Sacha McLean was just 21 when he joined his family’s real estate and development company in 1996, after his father suffered a temporary health setback.
The family might not have known it then, but Mr. McLean was about to change the trajectory of the Vancouver-based company founded by his father 24 years earlier by trying to manage a zoning problem.
The previous year, the city of Vancouver rejected The McLean Group’s request to rezone 30 acres of light industrial land and warehouses into residential property.
So Mr. McLean began to explore other ways the land could be used. At the time, the film industry was expanding rapidly in the city, and he saw an opportunity for The McLean Group to branch out. “We could make more money doing short-term rentals [to film studios]than long-term leases on the land,” he says.
The company already owned a small film production space and, in 1998, Mr. McLean founded Vancouver Film Studios to replace it and began building a sound stage complex the following year.
He didn’t stop there. When film-industry clients needed helicopters to shoot scenes, he created a company called Blackcomb Aviation with a partner in 2006. Blackcomb now also provides helicopter and jet charter services to the utility, tourism, executive travel and emergency services industries.
Today, The McLean Group is vastly different from what it was when the son joined his father’s business.
The company’s annual revenues, which it wouldn’t disclose, are now divided evenly among the real estate and related holdings, Blackcomb Aviation and Vancouver Film Studios, which has become one of the largest film production facilities in North America.
“[We were]given enough leeway by our parents to make changes and create the business that we wanted. That’s the secret as to why we’re here today,” says Mr. McLean, now the chief executive officer of Blackcomb Aviation and a director of The McLean Group; his brother, Jason, became The McLean Group’s president and chief executive officer in 2010.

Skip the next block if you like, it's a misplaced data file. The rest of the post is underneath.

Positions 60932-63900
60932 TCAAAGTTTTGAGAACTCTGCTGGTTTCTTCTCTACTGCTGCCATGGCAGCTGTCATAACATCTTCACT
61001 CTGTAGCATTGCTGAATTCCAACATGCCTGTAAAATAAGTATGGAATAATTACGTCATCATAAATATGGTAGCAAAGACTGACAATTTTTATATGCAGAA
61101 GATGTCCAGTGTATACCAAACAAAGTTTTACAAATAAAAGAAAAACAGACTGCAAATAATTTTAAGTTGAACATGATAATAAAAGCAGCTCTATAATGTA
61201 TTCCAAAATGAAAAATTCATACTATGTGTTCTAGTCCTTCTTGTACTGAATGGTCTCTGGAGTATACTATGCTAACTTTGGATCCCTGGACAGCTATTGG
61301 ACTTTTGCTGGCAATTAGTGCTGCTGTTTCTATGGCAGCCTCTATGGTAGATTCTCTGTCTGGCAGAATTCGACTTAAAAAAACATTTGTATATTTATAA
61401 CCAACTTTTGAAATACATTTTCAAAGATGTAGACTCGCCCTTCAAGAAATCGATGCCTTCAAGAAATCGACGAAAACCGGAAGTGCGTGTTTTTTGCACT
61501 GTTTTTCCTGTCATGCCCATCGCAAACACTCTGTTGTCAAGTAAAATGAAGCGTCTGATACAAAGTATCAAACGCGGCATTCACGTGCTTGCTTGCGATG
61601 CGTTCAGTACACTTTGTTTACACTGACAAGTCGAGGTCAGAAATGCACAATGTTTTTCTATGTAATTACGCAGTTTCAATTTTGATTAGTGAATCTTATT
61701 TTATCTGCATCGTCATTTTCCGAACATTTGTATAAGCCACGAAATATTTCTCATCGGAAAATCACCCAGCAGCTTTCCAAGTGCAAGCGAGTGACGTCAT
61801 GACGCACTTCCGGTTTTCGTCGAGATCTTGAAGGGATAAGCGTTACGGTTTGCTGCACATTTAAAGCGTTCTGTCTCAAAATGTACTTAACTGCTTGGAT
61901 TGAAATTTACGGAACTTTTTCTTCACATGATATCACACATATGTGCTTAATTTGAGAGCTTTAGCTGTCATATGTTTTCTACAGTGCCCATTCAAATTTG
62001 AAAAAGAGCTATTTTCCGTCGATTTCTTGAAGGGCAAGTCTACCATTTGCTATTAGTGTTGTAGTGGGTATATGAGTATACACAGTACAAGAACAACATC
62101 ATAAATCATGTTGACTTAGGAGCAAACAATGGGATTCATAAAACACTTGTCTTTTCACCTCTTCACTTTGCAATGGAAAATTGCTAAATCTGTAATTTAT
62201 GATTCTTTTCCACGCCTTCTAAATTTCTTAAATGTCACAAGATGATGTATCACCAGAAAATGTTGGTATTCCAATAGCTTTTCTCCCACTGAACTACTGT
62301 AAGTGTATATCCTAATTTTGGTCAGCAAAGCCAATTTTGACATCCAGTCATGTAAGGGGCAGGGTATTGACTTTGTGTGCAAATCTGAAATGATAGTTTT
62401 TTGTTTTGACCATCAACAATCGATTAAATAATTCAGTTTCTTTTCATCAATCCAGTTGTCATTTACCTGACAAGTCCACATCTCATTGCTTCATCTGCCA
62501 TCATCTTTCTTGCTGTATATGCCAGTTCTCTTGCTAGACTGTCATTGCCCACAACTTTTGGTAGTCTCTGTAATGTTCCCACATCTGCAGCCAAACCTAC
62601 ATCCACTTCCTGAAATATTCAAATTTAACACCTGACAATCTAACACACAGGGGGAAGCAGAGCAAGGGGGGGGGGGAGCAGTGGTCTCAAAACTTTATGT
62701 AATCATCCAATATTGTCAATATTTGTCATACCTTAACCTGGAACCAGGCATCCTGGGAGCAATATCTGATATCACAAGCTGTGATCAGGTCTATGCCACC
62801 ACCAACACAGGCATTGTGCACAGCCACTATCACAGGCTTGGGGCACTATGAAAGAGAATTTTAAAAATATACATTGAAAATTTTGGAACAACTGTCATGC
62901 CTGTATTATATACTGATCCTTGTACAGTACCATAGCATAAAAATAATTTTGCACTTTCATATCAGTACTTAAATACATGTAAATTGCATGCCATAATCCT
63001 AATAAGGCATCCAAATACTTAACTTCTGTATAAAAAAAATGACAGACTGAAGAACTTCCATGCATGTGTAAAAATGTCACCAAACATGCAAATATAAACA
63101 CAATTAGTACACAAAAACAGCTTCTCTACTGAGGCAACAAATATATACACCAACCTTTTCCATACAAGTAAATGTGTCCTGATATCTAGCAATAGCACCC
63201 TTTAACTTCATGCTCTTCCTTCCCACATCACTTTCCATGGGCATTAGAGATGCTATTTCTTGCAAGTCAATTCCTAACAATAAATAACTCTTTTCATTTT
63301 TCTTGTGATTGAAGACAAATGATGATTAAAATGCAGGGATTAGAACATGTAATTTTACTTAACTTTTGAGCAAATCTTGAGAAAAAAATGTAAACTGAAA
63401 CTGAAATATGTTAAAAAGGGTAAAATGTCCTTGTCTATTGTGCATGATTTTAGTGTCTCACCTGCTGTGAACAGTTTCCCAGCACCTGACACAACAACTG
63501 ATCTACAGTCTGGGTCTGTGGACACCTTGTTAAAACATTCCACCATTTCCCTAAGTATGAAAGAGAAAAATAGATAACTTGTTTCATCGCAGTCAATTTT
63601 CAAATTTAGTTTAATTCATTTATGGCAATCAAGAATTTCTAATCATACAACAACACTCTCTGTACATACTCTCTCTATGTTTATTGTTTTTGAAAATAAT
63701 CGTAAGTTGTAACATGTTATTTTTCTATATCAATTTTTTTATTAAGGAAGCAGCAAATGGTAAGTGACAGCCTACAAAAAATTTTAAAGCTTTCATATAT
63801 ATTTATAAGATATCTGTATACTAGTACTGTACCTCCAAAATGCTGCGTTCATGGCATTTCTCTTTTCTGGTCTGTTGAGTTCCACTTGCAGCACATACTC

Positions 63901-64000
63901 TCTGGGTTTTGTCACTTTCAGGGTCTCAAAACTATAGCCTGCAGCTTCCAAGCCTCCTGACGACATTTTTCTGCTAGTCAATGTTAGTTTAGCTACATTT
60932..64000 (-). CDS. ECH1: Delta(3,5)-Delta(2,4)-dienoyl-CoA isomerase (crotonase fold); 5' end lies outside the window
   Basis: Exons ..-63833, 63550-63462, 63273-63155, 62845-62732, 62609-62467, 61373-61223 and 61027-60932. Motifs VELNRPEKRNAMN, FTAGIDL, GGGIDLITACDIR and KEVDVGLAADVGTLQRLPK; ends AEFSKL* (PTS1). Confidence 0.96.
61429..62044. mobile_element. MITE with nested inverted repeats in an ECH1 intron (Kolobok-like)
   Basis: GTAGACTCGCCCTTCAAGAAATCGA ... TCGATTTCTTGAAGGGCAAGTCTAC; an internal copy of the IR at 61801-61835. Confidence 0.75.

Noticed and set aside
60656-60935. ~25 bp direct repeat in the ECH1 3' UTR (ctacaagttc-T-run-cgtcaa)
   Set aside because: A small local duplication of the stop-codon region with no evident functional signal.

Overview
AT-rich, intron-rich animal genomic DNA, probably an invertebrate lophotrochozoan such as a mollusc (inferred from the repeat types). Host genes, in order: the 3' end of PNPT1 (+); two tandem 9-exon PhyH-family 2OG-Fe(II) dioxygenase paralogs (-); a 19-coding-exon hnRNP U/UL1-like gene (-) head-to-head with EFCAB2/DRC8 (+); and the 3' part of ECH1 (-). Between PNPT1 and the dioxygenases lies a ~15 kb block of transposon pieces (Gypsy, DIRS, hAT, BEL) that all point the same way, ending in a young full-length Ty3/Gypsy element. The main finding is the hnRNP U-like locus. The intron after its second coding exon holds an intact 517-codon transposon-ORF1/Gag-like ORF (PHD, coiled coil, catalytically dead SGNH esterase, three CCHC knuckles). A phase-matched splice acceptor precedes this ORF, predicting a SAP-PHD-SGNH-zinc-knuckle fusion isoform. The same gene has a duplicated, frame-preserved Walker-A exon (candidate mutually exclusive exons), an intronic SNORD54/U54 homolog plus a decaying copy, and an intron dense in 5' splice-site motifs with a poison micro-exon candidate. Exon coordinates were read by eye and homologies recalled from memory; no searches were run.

In many family companies, second generations often come on board by birthright, and simply continue business as usual. But in rarer instances, the next generation exhibits true entrepreneurial spirit, and applies it in ways that radically transform the company, turning it in new directions and propelling its growth.
Nancy Simoneau also changed the focus of the boiler maintenance company her father, René, founded in 1975, after she joined full-time in 1992.
Ms. Simoneau didn’t want to just repair boilers. She wanted to manufacture them.
“My dad was quite nervous about the idea, and his major concern was that the business would suffer financially,” she recalls.
To convince him, Ms. Simoneau first teamed up with an engineering firm to produce its boiler designs. “Within a few years, we bought control of that company and seriously began production ourselves,” she remembers.
Today, Boucherville, Que.-based Groupe Simoneau does about $20-million annually in sales. That’s 100 times what the company was doing when Ms. Simoneau came on board 20 years ago.
Moreover, production now accounts for about two-thirds of sales while maintenance is about one-third, says Ms. Simoneau, who took over as president in 2001 when her father retired.